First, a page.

One of the most popular tools for knowing how people actually interact with a site is Hotjar. The company’s heatmaps let users see where visitors are clicking and scrolling on a site, and how much. The visualizations — little thermal globs that represent visitor interactions — let users get a sense of activity patterns at a glance.
Hotjar also offers users the ability to record visitor sessions. The videos capture where a user moves their mouse, clicks or scrolls. A progress bar at the bottom of the playback includes icons that show when those interactions occur, again allowing for a quick snapshot of activity. Video sessions can also be aggregated for bigger-picture analysis. It’s all very much a snapshot of what people “actually do.”
“We want to see how people react to things before we actually write a single line of code.”
Getting this kind of in-the-wild understanding isn’t without challenges. Hotjar doesn’t work on mobile apps, for instance. Also, it only works on live sites, not prototypes — although that’s something Megan Murphy, vice president of product at Hotjar, is actively considering.
“When I think about the future, it’s hard not to notice the trends in low code and no code — the fact that it’s not just an engineering trend to make it easier to plug and play different components, but the same goes for UX designers or product managers,” Murphy said.
“We want to see how people react to things before we actually write a single line of code,” she added, noting the rise of companies like Maze and Figma.
Other challenges are less fundamental, more optimizational. For a long time, Hotjar users had to manually install the tracking code for each URL they wanted to track. Now, tracking a domain URL will also take care of that domain’s various paths. The change, launched in December, is “the biggest shift in the product since Hotjar launched, even though it’s not super visible throughout the experience,” Murphy said.
There’s also the psychological challenge. Is it all a bit ... creepy?
It should be noted that Hotjar doesn’t track users across sites or sell data, and it automatically anonymizes personally identifiable information (PII), “so that data containing PII never reaches Hotjar’s servers for heatmaps, recordings and incoming feedback,” according to the company’s site.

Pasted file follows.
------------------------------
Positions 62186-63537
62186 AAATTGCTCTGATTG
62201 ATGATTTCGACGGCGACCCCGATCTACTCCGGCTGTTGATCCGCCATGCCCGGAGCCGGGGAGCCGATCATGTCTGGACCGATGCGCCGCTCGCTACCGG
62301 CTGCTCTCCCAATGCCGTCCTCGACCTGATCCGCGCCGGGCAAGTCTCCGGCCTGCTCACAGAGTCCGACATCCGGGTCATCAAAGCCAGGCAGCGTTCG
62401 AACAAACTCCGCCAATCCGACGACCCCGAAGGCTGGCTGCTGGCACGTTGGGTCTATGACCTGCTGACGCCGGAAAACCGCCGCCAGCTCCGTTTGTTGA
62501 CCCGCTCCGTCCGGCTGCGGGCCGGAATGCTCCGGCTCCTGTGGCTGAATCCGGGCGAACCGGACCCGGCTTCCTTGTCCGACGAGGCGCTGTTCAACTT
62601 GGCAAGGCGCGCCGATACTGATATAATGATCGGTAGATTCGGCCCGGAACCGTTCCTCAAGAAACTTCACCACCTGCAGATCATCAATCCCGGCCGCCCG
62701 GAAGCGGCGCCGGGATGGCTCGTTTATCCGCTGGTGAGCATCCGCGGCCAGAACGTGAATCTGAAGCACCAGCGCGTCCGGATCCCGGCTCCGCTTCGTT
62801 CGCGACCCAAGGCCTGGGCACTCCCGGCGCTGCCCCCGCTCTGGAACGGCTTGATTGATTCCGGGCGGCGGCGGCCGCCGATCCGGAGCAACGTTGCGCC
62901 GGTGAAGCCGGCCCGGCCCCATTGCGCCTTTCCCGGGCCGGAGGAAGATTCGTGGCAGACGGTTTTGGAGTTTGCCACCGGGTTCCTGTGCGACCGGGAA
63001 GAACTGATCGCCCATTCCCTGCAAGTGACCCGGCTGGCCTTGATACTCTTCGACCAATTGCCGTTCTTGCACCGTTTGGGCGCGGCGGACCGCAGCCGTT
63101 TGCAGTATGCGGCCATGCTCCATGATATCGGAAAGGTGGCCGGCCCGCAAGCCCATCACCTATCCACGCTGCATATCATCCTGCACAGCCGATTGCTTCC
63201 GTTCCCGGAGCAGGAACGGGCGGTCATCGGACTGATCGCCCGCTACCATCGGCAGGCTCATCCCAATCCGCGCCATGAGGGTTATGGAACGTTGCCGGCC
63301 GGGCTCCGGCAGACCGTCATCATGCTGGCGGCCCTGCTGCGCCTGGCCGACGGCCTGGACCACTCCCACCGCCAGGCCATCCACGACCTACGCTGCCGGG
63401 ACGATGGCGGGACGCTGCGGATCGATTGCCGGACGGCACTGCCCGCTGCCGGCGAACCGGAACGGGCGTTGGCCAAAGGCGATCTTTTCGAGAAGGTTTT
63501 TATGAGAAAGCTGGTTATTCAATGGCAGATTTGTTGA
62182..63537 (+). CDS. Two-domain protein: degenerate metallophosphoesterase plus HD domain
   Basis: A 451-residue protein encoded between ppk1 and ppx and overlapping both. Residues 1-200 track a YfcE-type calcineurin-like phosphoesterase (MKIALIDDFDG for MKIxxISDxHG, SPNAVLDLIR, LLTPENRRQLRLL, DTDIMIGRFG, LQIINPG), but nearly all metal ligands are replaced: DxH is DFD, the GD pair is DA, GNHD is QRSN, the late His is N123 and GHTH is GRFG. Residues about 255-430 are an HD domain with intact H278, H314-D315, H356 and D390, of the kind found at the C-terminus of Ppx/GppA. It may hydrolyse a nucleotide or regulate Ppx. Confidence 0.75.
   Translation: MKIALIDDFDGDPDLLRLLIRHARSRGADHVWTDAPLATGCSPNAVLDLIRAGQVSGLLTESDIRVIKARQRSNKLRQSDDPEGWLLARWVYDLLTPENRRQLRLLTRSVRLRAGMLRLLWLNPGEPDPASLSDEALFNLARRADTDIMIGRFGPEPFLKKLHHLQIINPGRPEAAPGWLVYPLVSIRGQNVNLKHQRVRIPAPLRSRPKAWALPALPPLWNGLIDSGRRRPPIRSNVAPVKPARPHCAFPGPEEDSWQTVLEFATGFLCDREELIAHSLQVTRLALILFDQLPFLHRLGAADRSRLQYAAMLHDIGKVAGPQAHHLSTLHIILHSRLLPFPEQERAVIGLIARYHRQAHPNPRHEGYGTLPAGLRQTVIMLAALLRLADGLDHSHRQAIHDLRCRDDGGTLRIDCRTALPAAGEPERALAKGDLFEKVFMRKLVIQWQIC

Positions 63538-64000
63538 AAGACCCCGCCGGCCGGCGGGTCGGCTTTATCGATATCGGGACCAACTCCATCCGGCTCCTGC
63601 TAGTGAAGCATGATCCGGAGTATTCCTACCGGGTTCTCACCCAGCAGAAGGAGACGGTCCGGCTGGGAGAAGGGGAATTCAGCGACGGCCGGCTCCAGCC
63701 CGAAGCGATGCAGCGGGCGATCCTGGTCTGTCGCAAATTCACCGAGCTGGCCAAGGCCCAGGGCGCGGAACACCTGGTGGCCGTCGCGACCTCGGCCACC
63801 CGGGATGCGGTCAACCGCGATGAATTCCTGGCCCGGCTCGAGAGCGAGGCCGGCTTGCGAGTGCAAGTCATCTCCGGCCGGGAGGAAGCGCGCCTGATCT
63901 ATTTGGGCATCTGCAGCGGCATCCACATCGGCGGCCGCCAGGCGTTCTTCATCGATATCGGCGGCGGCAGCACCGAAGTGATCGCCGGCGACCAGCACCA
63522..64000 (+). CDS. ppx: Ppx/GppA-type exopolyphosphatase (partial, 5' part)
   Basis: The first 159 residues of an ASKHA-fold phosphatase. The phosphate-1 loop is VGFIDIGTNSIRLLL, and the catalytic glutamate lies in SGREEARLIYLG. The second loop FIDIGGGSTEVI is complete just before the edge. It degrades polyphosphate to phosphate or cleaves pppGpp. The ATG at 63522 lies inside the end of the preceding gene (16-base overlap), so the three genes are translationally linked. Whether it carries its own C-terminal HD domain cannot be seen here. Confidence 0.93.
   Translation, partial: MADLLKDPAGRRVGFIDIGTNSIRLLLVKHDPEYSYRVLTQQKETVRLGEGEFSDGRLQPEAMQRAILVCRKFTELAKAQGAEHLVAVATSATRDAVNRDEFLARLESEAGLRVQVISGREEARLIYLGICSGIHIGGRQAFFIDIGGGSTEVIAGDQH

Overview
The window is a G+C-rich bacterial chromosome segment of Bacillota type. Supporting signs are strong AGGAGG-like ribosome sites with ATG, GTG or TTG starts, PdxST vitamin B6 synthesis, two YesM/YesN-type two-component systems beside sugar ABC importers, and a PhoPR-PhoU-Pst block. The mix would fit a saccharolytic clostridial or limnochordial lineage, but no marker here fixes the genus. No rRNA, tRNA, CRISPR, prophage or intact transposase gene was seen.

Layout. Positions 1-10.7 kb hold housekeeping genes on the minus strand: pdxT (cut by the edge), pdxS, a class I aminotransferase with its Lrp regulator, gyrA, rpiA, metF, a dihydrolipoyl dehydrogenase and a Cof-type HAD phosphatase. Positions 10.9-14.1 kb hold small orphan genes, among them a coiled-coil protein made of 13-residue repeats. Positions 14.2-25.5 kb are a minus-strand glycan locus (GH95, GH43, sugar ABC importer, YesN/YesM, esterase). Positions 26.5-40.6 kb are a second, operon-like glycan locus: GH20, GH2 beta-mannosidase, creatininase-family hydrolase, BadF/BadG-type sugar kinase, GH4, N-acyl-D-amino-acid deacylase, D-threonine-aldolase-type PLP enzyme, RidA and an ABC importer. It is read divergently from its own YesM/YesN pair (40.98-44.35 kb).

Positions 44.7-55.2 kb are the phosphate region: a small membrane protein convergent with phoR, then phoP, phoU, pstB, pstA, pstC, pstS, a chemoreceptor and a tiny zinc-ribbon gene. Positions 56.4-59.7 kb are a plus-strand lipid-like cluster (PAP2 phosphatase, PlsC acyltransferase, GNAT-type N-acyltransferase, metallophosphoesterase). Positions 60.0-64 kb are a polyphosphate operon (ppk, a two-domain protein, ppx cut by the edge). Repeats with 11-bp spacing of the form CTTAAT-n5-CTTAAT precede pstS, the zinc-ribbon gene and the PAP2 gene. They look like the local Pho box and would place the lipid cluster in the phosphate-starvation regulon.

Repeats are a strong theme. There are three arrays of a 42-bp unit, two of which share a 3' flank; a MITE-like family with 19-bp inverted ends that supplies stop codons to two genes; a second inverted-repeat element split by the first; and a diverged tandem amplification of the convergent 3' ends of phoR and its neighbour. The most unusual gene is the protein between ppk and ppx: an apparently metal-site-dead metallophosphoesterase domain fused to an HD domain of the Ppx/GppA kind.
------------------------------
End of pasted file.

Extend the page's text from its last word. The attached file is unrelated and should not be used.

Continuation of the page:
Murphy said the company has been proactive in terminating accounts that fail to maintain user consent standards.
“When our customers install tracking scripts [for] recordings and heatmaps, these two [features] cannot start capturing session data unless the end-most user has given their consent,” she said. “And in cases where we’ve had customers who have not abided by this, we have let go of those customers, because we don’t believe that our product should be misused in that way.”
Hotjar seems to enjoy good standing in the field in this regard. For instance, in a 2019 talk titled “Responsible Tracking: Learning From Your Users Without Being Creepy,” Kanopi Studios Chief Technical Officer Katherine White approvingly noted Hotjar’s keystroke suppression and ability to let users opt out on Hotjar’s site. More generally, she ranked visual behavior analytics platforms that use heatmaps and session recordings lower on her “Creep-o-Meter” than Google Analytics.
There’s a broader implication of course. As the behavior-analytics subfield of data-driven design grows and more competitors emerge, striking the balance will continue to be critical across the board.
Machine Learning Systems of Support
As data-driven design matures in terms of evaluating user experiences, it’s simultaneously advancing when it comes to assisting in-process design work.
Consider Adobe Spark Post. The popular app is designed to let users easily make social graphics that actually look visually appealing, with a range of color palettes, animations, borders and layouts. Central to the app is its internal AI, dubbed Adobe Sensei.